You may wonder how we can attribute this compact to this maker when it is not signed and it is not presented with the original signed puff or pouch. We can be certain that this compact was part of the Melissa brand because it is exactly the same in style and dimension to other Melissa compacts we have owned. We have only ever seen one other compact with this exact lid decoration and this one was fitted with the original signed puff.
Cecil Beaton’s Coronation photographs differed greatly from those taken for the coronation of the HM Queen Elizabeth's parents in 1937. His portrait shown above depicts HM Queen Elizabeth against a fabulous painted backdrop of Henry VII’s Lady Chapel in Westminster Abbey, wearing the Coronation Gown designed by the Queen Mother’s favourite, Norman Hartnell.
The serene beauty of HM Queen Elizabeth belied the behind the scenes battles between Prince Philip, the Queen Mother, the Prime Minister, Winston Churchill, the BBC & the courtiers. Prince Philip wanted to modernise and change the ceremony. He pushed for his photographer friend Sterling Henry Nahum (aka Baron) to be the official photographer for the coronation. Baron had been appointed the role of Court Photographer to the British Royal Family. He took the official photographs for many occasions such as the wedding of Philip to Princess Elizabeth in 1947, the christenings of their children, Charles and Anne and other occasions.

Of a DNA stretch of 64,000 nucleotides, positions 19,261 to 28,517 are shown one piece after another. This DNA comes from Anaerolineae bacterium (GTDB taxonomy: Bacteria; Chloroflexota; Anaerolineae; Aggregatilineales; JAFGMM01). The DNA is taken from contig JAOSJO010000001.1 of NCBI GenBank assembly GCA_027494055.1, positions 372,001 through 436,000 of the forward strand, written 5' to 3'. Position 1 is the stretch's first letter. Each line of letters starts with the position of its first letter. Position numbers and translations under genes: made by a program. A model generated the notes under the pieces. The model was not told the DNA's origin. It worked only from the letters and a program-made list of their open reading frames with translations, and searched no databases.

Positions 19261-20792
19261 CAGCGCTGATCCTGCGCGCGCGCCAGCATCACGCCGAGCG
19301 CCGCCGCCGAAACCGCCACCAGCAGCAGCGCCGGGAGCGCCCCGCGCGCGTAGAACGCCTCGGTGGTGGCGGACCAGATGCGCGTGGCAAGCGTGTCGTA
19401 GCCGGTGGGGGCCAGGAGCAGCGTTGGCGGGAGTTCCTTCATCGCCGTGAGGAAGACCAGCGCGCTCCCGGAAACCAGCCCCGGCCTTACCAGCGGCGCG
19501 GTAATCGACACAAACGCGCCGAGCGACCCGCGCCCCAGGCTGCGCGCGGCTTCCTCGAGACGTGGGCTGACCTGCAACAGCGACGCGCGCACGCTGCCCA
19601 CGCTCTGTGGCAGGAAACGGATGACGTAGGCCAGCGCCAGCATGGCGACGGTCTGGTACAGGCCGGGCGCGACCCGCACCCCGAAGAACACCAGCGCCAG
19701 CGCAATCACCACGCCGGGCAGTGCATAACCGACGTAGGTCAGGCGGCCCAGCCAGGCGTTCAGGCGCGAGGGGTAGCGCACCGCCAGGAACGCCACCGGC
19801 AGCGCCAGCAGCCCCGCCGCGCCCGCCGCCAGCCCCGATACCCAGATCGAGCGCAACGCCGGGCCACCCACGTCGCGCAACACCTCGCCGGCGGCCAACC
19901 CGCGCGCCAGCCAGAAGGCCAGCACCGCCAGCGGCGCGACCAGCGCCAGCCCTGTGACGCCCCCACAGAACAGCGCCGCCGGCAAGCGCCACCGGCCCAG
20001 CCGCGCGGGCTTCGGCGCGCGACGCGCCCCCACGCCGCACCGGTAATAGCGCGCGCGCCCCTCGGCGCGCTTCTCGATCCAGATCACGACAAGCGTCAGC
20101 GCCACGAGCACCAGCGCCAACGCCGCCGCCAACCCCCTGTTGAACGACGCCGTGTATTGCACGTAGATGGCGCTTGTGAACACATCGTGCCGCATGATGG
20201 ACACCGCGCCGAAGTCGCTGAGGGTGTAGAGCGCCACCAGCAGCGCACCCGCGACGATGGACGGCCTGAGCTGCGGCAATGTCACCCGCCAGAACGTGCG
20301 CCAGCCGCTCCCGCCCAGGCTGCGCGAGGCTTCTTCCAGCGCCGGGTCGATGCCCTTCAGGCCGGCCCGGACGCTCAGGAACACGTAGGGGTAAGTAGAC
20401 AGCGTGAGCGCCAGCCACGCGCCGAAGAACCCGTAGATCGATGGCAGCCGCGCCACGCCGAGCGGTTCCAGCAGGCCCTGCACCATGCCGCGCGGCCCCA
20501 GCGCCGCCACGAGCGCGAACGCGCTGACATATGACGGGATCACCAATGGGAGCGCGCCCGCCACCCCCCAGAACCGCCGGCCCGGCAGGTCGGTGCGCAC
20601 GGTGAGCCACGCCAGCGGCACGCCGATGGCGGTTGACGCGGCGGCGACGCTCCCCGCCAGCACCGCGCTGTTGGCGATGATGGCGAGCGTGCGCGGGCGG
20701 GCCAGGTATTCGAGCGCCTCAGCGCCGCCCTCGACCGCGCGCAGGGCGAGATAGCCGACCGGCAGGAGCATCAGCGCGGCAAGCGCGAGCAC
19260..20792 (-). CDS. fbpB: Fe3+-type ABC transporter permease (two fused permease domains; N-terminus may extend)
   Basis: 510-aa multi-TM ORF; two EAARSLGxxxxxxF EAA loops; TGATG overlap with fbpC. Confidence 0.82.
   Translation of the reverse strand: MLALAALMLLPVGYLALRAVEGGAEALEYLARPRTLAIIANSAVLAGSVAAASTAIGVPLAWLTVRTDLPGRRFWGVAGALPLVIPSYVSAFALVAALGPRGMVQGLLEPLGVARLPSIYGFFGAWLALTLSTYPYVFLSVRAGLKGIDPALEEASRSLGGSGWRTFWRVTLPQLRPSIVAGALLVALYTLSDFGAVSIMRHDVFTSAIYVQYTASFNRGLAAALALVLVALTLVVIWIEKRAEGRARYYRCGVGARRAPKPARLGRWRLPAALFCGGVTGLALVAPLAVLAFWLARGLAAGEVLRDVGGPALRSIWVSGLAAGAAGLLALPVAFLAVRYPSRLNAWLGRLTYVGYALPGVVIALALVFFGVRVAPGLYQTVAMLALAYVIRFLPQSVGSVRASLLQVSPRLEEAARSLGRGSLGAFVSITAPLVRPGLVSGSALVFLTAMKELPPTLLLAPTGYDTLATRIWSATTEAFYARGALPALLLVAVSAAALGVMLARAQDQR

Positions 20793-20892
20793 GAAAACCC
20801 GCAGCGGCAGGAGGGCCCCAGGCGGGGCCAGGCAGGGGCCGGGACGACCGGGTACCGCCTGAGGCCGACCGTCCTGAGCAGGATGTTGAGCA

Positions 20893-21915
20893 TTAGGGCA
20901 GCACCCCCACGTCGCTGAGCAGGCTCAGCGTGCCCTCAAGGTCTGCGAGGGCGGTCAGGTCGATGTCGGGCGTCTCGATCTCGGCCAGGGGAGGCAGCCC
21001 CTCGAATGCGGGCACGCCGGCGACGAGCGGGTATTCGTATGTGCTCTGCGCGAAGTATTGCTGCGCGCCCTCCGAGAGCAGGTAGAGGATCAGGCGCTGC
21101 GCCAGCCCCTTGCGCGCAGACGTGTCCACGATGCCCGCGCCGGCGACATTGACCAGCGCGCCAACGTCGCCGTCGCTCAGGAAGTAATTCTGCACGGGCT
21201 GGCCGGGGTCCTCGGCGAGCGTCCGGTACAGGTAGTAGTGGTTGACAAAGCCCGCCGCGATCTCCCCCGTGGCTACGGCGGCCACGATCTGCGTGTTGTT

But the Queen Mother thoroughly disapproved of Baron’s somewhat racy reputation and of Prince Philip’s habit of socialising with Baron. She had the final word in this instance and so Cecil Beaton was tasked with creating the wonderful coronation portraits of HM Queen Elizabeth II.
Beaton was overjoyed;
‘The call from the Palace to say The Queen wanted me to do the Coronation photographs for posterity was such a relief as well as a joy and thrill.’
After the coronation Prince Philip was rather grumpy with Beaton and bossed him about giving instructions on how to take the best photograph etc. Beaton stood his ground and the results were breathtakingly beautiful. Although he did remark that he felt intimidated by this behaviour.
The B.B.C. pestered the royal family and the government to allow them to televise the coronation. Each time they were refused permission the B.B.C. leaked information to their allies in the press who stirred up support for televising the ceremony. Newspapers held polls and published the results showing the huge numbers of people who wanted to see the coronation.